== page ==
Schrebergärten. 75 x 95 cm. Digital chromogenic print, 2016.
“The noble seeds of human nature sprout upwards in their purity almost of their own accord if the ignoble ones, the weeds, are sought and destroyed in time. This must be done ruthlessly and vigorously. It is a dangerous and yet frequent error to be put off guard by the hope that misbehavior and flaws in a child’s character will disappear by themselves. The sharp edges and corners of one or the other psychic flaw may possibly become somewhat blunted, but left to themselves the roots remain deeply imbedded, continuing to run rampant in poisonous impulses and thus preventing the noble tree of life from flourishing as it should. A child’s misbehavior will become a serious character flaw in the adult and opens the way to vice and baseness… Suppress everything in the child, keep everything away from him that he should not make his own, and guide him perseveringly toward everything to which he should habituate himself.”
Schreber, D.G.M., 1858.
Shoulder strap, from the book The Body Postures and Deleterious Habits of Children, Including a List of Remedial Measures by Moritz Schreber.
75 x 201 cm. Triptych. Digital chromogenic print, 2016.
“The most beautiful garden is the one closest to the neglected ones.”1
Gerhard Pötzsch, Taschentuchdiele.
Schrebergärten or allotment gardens are known to be small communal gardens that began to appear in industrialized cities of Europe during the second half of the nineteenth century. Their name varies from one region to another. In Austria and Germany, they are known as Schrebergärten after the surname of their creator, Dr. Moritz Schreber (Germany, 1808). He was the one who conceived and implemented the first of these gardens, although their popularity and dissemination would take place after his death.
Dr. Schreber was a physician, educator, and teacher who devoted much of his research to children’s health and the impact that industrialization might have over it. Above all, he focused on the education of an ideal citizenry by means of the physical and psychic manipulation of children, which would guarantee a future of “dominant adults liable to be controlled,” a “battalion of obedient youngsters”2. The two main pillars of his educational system were, on the one hand, gymnastics and orthopedics, and on the other, as a complement, direct contact with nature through sowing of small plots, something that would keep them occupied and under surveillance at the same time. Schrebergärten pay tribute to the ideas that engendered them: they are presented as places for the recreation of infants, spaces where they can have contact with nature and at the same time be monitored by their parents. Although the first association dedicated to allotment gardens appeared three years after Dr. Schreber’s death, the gardens maintain the strict regulation, conservatism, and violence of his educational system. Nowadays, Schrebergärten are served mainly by people living in the city who do not have a garden at home. However, the land does not belong to them and various associations enforce a strict compliance with a long list of rules ranging from seeds to be planted, maximum size of growth, percentage of land that must be dedicated to vegetables, to the construction of a scale model house––not bigger than twelve square meters and that cannot be inhabited under any circumstances––and even the size of the plot that should be occupied for such purposes.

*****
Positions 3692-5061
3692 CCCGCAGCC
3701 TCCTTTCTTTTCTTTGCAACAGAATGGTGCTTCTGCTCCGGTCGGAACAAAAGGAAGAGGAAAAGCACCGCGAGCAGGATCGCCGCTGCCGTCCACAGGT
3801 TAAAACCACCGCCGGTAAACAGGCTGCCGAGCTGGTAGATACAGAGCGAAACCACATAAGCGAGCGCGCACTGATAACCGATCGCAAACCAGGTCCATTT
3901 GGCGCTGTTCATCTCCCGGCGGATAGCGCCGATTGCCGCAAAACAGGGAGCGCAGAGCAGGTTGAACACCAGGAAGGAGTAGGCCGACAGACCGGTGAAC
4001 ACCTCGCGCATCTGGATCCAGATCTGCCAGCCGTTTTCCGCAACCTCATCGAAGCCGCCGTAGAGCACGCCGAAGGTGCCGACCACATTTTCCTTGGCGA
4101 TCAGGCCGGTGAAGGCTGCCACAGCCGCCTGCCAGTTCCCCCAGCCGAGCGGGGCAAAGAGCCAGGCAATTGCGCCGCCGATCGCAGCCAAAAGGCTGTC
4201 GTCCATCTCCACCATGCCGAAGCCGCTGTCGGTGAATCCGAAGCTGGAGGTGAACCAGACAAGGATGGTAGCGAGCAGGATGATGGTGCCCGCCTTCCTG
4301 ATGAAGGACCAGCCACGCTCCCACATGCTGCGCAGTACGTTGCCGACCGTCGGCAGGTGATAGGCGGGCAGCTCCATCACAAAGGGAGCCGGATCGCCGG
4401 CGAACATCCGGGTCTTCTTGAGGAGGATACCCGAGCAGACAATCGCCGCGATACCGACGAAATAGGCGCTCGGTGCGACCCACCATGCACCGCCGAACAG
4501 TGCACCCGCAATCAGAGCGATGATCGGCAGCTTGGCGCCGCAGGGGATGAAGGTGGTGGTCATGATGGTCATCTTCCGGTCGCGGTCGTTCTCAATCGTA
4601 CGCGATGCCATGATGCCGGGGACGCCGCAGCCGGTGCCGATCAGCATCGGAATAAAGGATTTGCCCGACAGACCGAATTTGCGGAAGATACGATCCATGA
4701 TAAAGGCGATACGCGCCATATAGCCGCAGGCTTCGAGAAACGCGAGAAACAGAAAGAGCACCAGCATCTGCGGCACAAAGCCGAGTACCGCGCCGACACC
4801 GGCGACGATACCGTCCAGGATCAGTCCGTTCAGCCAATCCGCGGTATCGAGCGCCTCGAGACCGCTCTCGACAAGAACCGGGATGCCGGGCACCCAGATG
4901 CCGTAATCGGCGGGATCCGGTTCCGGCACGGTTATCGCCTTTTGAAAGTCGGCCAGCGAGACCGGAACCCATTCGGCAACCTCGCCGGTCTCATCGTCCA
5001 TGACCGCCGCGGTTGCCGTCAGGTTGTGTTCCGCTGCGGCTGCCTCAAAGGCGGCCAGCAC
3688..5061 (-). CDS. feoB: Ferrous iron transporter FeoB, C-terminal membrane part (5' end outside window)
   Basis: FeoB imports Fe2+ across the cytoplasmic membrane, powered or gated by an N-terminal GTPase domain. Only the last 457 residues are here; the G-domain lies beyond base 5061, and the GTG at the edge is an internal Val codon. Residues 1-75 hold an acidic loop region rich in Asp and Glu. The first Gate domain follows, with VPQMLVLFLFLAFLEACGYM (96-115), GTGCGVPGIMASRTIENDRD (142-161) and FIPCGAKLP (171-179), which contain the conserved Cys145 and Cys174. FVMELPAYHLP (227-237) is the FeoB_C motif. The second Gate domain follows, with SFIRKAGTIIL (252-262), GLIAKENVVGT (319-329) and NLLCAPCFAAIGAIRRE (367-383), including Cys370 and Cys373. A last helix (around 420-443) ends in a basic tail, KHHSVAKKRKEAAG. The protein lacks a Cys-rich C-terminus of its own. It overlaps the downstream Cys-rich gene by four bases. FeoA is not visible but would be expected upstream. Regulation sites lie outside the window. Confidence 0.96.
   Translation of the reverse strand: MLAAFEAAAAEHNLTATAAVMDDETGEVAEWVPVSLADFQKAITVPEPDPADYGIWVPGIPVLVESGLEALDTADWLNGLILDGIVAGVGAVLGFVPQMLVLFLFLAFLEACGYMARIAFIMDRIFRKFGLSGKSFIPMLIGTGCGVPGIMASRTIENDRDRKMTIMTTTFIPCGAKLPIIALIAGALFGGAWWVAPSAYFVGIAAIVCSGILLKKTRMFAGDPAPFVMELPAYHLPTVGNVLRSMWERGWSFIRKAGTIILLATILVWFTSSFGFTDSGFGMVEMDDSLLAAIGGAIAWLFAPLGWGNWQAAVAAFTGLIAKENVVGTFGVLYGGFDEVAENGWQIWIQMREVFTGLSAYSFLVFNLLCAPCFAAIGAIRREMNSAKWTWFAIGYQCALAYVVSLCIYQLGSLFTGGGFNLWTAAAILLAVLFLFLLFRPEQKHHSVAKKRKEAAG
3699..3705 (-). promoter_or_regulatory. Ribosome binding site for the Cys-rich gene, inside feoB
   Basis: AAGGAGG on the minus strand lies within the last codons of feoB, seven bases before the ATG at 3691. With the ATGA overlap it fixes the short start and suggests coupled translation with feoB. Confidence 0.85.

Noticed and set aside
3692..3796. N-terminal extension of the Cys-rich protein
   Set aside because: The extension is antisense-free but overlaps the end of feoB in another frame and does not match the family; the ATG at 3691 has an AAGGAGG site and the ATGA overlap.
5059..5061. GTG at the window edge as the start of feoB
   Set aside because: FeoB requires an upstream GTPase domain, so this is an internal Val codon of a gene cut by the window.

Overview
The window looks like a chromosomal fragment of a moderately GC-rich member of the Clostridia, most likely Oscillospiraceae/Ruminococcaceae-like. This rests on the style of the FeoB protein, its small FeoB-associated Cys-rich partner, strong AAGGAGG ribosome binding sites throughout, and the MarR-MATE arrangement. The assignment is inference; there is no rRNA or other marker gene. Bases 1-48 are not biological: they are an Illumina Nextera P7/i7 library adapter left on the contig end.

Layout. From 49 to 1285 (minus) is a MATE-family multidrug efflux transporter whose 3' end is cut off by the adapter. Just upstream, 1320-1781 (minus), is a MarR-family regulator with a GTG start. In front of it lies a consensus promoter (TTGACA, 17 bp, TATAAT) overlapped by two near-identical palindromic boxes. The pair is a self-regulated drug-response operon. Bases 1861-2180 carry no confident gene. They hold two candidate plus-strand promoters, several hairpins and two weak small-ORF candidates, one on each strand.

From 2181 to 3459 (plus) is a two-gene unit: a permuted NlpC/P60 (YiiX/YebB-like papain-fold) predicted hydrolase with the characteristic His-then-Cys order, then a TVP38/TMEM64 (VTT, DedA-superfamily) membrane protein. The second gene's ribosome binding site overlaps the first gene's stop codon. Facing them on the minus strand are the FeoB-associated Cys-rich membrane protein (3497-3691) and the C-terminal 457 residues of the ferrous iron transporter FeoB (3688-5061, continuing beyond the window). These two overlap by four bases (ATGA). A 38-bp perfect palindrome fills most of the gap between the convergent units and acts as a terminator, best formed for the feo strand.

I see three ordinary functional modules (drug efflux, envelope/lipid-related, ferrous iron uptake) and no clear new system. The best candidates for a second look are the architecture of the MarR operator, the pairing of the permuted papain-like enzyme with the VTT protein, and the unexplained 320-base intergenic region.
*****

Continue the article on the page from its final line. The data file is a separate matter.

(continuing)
Dr. Schreber also wrote a series of books and manuals that contained designs for orthopedic apparatuses as well as gymnastic routines. The use of the former and the fulfillment of the latter would produce the future utopian citizen. Thus, intervening the posture through the use of apparatuses and exercises, some of them resembling torture, would render correct habits that would shape the child into the expected adult, dominant yet obedient. Schreber designed, Foucault might say, a sort of social orthopedics.
This project aims to confront the viewer with the fascism, violence, and rigidity of Schreber’s educational systems through landscapes of hyper-controlled beauty rendered by those gardens that bear his name even today. In order to achieve this, I worked in a large series of pieces that juxtapose the terrifying designs of orthopedic apparatuses and gymnastic exercises taken from the manuals that continue to be published, and photographs that show the ideal perfection of Schrebergärten, stiff and regulated. I include documents, diagrams, animations, drawings, and a series of medium format photographs in color of some Schrebergärten.
1 Der schönste Garten ist der, der kurz vor dem Verwildern steht.
2 “Moritz Schreber, ejercicios y prótesis para niños” available at Mancia.org